uMicroalbumin, uACR, and uPCR Tests for Kidney Damage in Type 2 Diabetes and Hypertension
Kidney damage is a serious complication of both type 2 diabetes and hypertension. It is important to detect kidney damage early so that it can be treated and prevented from getting worse.
uMicroalbumin is the earliest test for kidney damage. It measures the amount of albumin, a type of protein, in the urine. Albumin should not be in the urine, so any amount of albumin in the urine is a sign of kidney damage.
uACR stands for urine albumin-to-creatinine ratio. It is a more specific test for kidney damage than uMicroalbumin. uACR measures the amount of albumin in the urine relative to the amount of creatinine, another type of protein. Creatinine is always present in the urine, so uACR provides a more accurate measure of albumin excretion.
uPCR stands for urine protein-to-creatinine ratio. It is a test for broader assessment of kidney damage. uPCR measures the amount of all proteins in the urine relative to the amount of creatinine. This includes albumin, but it also includes other proteins that can be present in the urine if the kidneys are damaged.
Which test to use when?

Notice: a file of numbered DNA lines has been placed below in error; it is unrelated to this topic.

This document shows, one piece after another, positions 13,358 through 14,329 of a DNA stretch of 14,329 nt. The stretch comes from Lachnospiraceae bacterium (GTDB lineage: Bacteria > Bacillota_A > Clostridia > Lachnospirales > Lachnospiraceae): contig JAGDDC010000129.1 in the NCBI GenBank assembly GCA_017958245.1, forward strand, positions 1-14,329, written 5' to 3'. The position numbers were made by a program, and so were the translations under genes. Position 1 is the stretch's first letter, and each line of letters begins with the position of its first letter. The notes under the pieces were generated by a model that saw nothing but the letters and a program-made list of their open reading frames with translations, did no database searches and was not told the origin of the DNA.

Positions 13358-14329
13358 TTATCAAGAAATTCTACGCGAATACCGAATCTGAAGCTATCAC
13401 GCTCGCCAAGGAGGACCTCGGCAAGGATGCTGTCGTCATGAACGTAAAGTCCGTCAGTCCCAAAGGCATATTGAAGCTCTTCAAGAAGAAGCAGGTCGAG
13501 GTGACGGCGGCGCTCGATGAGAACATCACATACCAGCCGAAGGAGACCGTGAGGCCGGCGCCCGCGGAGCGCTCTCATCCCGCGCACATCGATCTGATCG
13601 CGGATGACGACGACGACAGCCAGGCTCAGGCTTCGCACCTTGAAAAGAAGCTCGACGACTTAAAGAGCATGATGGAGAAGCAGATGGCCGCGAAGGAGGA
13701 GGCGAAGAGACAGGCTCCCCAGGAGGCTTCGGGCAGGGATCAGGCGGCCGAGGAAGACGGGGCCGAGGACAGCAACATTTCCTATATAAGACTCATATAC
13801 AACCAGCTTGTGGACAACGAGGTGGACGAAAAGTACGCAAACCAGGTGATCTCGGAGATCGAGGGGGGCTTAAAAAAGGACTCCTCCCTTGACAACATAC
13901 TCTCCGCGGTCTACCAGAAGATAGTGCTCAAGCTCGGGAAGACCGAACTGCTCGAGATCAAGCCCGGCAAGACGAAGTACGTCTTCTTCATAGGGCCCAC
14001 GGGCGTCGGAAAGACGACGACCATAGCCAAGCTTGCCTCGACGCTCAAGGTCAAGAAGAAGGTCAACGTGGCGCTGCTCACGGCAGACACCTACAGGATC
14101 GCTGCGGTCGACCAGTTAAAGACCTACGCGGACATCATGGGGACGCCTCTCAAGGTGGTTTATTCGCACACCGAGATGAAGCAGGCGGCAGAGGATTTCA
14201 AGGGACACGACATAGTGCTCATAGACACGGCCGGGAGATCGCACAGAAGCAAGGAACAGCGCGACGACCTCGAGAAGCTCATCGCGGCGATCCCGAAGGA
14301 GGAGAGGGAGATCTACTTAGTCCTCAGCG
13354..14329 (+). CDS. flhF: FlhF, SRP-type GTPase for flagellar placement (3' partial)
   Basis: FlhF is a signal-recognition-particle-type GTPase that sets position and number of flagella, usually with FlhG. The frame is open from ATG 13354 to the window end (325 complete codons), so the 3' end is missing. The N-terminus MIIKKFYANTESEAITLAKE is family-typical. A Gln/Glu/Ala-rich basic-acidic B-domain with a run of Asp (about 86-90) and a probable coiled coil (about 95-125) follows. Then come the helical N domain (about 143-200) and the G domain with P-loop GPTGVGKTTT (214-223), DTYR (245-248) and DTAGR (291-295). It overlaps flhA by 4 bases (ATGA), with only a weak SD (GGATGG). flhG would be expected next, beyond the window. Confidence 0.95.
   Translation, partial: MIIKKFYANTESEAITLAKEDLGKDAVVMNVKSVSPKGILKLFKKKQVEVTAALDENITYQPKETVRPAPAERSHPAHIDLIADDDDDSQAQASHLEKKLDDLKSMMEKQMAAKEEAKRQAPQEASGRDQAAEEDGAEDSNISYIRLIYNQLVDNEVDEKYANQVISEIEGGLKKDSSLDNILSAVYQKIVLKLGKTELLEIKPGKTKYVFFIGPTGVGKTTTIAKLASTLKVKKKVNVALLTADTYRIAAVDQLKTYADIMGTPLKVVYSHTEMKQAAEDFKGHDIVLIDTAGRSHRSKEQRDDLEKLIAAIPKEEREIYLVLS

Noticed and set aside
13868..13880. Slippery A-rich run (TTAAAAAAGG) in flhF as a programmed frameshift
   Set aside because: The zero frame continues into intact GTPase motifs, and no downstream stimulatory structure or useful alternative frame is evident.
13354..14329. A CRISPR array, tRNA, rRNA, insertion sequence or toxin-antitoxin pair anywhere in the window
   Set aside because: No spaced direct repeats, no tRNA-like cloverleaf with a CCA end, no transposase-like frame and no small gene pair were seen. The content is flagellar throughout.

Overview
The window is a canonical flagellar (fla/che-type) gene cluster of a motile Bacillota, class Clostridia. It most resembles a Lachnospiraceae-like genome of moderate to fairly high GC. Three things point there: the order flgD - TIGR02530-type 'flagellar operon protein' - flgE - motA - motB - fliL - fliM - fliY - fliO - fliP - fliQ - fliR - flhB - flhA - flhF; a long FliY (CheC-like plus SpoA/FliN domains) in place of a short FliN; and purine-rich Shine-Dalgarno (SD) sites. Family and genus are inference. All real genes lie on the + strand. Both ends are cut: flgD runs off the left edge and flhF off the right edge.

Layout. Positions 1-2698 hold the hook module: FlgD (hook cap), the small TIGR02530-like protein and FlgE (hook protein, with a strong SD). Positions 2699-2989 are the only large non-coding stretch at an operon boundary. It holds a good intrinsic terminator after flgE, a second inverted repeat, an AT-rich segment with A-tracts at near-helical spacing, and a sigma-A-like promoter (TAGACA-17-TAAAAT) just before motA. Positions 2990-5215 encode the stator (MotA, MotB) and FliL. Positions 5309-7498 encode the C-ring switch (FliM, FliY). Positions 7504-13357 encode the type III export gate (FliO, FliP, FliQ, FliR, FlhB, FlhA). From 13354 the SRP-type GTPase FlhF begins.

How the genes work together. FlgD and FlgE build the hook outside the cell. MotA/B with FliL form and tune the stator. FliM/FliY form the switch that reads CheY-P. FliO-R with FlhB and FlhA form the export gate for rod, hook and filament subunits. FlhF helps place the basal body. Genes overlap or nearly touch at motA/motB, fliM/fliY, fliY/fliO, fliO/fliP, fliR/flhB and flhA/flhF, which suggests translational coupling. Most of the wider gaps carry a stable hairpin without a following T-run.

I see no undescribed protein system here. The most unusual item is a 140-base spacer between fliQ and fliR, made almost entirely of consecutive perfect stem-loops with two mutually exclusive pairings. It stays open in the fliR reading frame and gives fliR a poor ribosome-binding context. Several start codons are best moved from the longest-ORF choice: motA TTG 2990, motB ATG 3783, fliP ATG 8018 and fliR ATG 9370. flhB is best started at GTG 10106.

The best test to use for kidney damage depends on the patient's clinical condition.
uMicroalbumin is the best test for early detection of kidney damage. It is especially useful for people with type 2 diabetes and hypertension, who are at high risk of kidney damage.
uACR is the best test for confirming kidney damage and monitoring its progression. It is also a good test for predicting the risk of developing cardiovascular disease.
uPCR is the best test for assessing the severity of kidney damage and monitoring the response to treatment.
If the uMicroalbumin test is positive, a uACR test should be performed to confirm the diagnosis of kidney damage.
Once kidney damage is confirmed, uACR or uPCR tests should be performed every 3-6 months to monitor the progression of the disease and the response to treatment.
If you have type 2 diabetes or hypertension, talk to your doctor about getting tested for kidney damage. Early detection and treatment can help to prevent serious complicatins.